Denise Mina, Still Midnight (2009)

This Scottish police procedural is the first in the Alex Morrow series.

Meet Pat and Eddy, two old pals from Glasgow:

“They´d watched films together, met and dumped women together, went to the gym together and, in the manner of married couples, their style had harmonised.”

Their style has indeed harmonised, so much that when Eddy´s wife leaves him, Eddy takes it for granted that Pat is prepared to join him when he embarks on a rather haphazard kidnapping scheme. Pat begins to realize that he is growing away from Eddy and that it is time to leave his infatuation behind, but it is not that easy to get away from a frustrated and armed Eddy.

DS Alex Morrow´s superior also takes it for granted that as the crime happened among Muslims, he has to give the case to DS Grant Bannerman, her less experienced male colleague. Furthermore, Bannerman is the type who steals his colleagues´ ideas and pretend they were his own. So throughout most of the book the two of them fight to get the bright ideas first and look good in the eyes of the boss.

Alex Morrow, a new acquaintance of mine, is a controlled workaholic, and only slowly do we realize why she is so unwilling to go home.

I found it rather difficult to make up my mind about this police procedural. I was so impressed by Mina´s wonderful Garnethill trilogy, but though this story was not bad at all, Alex Morrow was the only character who really caught my attention.

I bought the book myself.

About Dorte Hummelshøj Jakobsen

I am a Danish teacher. In my spare time I read, write and review crime fiction.
This entry was posted in Denise Mina, review, review 2011, Scottish. Bookmark the permalink.

11 Responses to Denise Mina, Still Midnight (2009)

  1. Petty Witter says:

    I’m surprised that more wasn’t made of Pat and Eddy, they sound like quite a pair reading about their harmonised lifestyles.

  2. Jose Ignacio says:

    Thanks for your interesting views Dorte. Have still to read the Garnethill trilogy, and you have just remind me about it.

  3. Patti Abbott says:

    That book has been in my TBR pile since its debut. I wonder if I should try the Garnethill instead.

  4. Dorte – Thanks for this review. I liked the Garnethill books, too, so I’ve been wanting to read this one. And Patti, I suggest the Garnethill books. They are impressively done.

  5. kathy d. says:

    Truthfully, Garnethill series is better. I didn’t like Still Midnight particularly and its sleazy criminals. I loved the Garnethill trilogy from start to finish.

  6. Maxine says:

    I too thought this one a bit of a curate’s egg. I thought the author was trying far too hard not to appear racist (or to appear politically correct) to the detriment of the story. The protagonist was the best part, I agree, though she was a bit irritating at times. The follow-up is out now but I was a bit put off it by the various reviews I’ve seen. She’s never come anywhere near Garnethill (trilogy) and Sanctum, in my view. I hated the Paddy Meehan (spelling?) books mainly because they seemed teen romance/saga-level.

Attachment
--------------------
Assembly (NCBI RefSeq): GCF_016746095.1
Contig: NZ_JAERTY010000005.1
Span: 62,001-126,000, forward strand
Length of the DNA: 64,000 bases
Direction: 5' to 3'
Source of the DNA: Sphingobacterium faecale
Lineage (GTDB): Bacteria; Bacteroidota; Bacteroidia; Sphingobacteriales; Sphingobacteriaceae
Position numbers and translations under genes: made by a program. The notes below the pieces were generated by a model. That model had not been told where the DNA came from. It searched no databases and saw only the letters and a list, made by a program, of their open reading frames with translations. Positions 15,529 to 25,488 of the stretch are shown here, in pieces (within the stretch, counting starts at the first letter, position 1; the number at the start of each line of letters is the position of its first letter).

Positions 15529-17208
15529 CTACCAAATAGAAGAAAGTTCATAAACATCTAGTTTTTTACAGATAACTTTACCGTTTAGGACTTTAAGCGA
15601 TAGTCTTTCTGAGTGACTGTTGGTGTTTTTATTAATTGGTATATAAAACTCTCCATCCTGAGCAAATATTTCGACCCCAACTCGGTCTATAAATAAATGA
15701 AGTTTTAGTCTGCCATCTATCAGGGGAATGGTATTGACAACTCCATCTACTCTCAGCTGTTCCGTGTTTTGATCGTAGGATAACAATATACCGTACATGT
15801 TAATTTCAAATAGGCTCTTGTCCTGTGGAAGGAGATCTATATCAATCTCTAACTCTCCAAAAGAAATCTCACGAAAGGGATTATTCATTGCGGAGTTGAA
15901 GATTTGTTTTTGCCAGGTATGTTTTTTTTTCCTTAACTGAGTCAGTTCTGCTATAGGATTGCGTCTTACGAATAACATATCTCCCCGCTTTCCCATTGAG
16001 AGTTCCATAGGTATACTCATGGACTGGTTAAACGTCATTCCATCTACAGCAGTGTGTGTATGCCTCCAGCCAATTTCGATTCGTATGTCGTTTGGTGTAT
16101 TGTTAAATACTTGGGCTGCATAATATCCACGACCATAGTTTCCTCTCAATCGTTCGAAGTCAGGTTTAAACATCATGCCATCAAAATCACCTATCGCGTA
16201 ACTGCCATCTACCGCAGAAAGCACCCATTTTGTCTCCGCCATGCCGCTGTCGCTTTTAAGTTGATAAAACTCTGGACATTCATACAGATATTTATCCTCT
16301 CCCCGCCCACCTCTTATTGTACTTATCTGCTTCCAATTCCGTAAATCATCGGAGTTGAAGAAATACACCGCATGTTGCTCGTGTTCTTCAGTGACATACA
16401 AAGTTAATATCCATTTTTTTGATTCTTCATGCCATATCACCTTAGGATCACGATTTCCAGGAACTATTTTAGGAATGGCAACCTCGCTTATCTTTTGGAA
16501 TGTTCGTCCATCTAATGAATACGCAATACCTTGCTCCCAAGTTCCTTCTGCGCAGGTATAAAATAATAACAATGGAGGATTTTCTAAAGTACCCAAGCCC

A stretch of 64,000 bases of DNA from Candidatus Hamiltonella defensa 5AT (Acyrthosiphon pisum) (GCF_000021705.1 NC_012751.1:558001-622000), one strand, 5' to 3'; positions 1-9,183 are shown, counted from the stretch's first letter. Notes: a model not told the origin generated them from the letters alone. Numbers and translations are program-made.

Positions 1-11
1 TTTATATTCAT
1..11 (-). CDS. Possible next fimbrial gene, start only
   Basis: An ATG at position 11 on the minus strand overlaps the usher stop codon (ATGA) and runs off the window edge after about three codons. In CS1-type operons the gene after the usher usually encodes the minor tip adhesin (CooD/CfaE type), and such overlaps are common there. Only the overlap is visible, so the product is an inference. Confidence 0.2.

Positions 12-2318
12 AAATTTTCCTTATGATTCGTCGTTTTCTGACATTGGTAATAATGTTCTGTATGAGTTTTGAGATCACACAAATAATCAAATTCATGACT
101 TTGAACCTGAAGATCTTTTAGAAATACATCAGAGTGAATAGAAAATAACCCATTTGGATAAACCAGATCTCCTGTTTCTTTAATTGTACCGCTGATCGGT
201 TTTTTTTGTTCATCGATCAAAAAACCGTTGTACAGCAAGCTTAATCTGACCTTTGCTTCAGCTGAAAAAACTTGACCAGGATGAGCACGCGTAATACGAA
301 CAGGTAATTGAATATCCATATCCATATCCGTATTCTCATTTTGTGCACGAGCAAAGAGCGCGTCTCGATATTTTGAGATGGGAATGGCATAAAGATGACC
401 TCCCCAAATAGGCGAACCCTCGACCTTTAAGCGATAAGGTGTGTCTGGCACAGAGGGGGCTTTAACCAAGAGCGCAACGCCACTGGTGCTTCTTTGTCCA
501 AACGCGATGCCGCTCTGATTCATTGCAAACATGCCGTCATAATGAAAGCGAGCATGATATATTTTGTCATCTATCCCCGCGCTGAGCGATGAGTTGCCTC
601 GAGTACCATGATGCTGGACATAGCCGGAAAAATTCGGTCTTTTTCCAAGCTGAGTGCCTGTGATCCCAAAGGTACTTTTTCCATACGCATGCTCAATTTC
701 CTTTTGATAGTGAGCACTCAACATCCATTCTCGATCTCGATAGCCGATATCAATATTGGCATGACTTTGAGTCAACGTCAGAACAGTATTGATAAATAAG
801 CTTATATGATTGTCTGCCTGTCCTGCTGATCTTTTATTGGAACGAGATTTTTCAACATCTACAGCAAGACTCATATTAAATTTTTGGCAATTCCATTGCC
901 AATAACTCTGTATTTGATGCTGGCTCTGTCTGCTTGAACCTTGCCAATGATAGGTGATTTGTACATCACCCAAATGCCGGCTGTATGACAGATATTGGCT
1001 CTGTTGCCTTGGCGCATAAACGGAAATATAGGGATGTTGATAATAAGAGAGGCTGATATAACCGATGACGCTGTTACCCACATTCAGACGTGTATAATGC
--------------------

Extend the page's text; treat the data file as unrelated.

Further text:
7. Tracy: they ARE quite a pair, I just didn´t like them.
    Jose: and I´m sure you will love that one.
    Patti: that is what I would do, but I was afraid I was unfair to this one because I loved Garnethill so much.
    Margot: it will be interesting to see what you think of this one.
    Kathy: ´sleazy criminals´is a perfect way of putting it😉
    Maxine: perhaps she was afraid of offending the immigrants, but she is certainly not afraid to offend male characters. They are either mean, dumb or drugged😉

  8. Kerrie says:

    I’m listening to this Dorte in the car, but these days the car trips are short so I’m having to think of another strategy.

  9. Kiwicraig says:

    I’d heard a lot of great things about Mina, so was really looking forward to reading this book last year (my first try of any of her novels), and was left underwhelmed, even disappointed. There were moments when you thought ‘man that’s good’, but far too many others that were just middling and mediocre – leaving me with a feeling that it could have been a much better book.

    Unlike some, I thought the protagonist was one of the main problems with the book – just irritating and all ‘the world is against me’, ‘everything is someone else’s (usually a man’s) fault’ – the reasons for this are explained late in the book, and I just felt if Mina had woven some more of that in earlier, I might have found the character more interesting, or worth following. For me, I continued with the book despite Morrow, rather than because of her.

  10. Barbara says:

    I’ve read one Denise Mina and liked her a lot. Maybe I’ll give this series a try and hope I like it better than you did.

  11. Kerrie: you must do what parents do when their babies won´t fall aslepp – take an extra trip😉

    Craig: I agree completely that the book would have gone down easier if she had let us know much earlier why Morrow was so tetchy. In Garnethill, the main character´s attitude to men is justified from the beginning which makes all the difference.

    Barbara: you may; one of my problems with it was huge expectations after Garnethill.

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